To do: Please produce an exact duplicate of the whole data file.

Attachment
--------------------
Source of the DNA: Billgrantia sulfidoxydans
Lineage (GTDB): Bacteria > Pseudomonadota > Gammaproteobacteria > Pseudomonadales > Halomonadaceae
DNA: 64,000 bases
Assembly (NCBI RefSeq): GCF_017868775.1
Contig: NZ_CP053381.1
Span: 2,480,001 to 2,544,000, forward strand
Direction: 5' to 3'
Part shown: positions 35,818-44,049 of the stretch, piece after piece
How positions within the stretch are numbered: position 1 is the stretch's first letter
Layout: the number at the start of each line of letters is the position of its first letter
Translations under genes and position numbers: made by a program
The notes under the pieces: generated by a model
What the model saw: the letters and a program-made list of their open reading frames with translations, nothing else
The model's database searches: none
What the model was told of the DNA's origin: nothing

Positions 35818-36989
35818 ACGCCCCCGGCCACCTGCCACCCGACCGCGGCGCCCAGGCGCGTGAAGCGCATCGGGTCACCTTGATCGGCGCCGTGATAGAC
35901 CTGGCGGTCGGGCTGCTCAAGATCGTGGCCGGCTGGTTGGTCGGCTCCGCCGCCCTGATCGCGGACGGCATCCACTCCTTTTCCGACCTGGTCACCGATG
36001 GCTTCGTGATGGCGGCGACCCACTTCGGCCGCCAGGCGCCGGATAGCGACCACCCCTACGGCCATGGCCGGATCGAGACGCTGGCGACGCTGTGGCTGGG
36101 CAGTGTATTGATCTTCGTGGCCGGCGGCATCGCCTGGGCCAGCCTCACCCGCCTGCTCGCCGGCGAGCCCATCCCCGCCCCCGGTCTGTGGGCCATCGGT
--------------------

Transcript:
Source of the DNA: Billgrantia sulfidoxydans
Lineage (GTDB): Bacteria > Pseudomonadota > Gammaproteobacteria > Pseudomonadales > Halomonadaceae
DNA: 64,000 bases
Assembly (NCBI RefSeq): GCF_017868775.1
Contig: NZ_CP053381.1
Span: 2,480,001 to 2,544,000, forward strand
Direction: 5' to 3'
Part shown: positions 35,818-44,049 of the stretch, piece after piece
How positions within the stretch are numbered: position 1 is the stretch's first letter
Layout: the number at the start of each line of letters is the position of its first letter
Translations under genes and position numbers: made by a program
The notes under the pieces: generated by a model
What the model saw: the letters and a program-made list of their open reading frames with translations, nothing else
The model's database searches: none
What the model was told of the DNA's origin: nothing

Positions 35818-36989
35818 ACGCCCCCGGCCACCTGCCACCCGACCGCGGCGCCCAGGCGCGTGAAGCGCATCGGGTCACCTTGATCGGCGCCGTGATAGAC
35901 CTGGCGGTCGGGCTGCTCAAGATCGTGGCCGGCTGGTTGGTCGGCTCCGCCGCCCTGATCGCGGACGGCATCCACTCCTTTTCCGACCTGGTCACCGATG
36001 GCTTCGTGATGGCGGCGACCCACTTCGGCCGCCAGGCGCCGGATAGCGACCACCCCTACGGCCATGGCCGGATCGAGACGCTGGCGACGCTGTGGCTGGG
36101 CAGTGTATTGATCTTCGTGGCCGGCGGCATCGCCTGGGCCAGCCTCACCCGCCTGCTCGCCGGCGAGCCCATCCCCGCCCCCGGTCTGTGGGCCATCGGT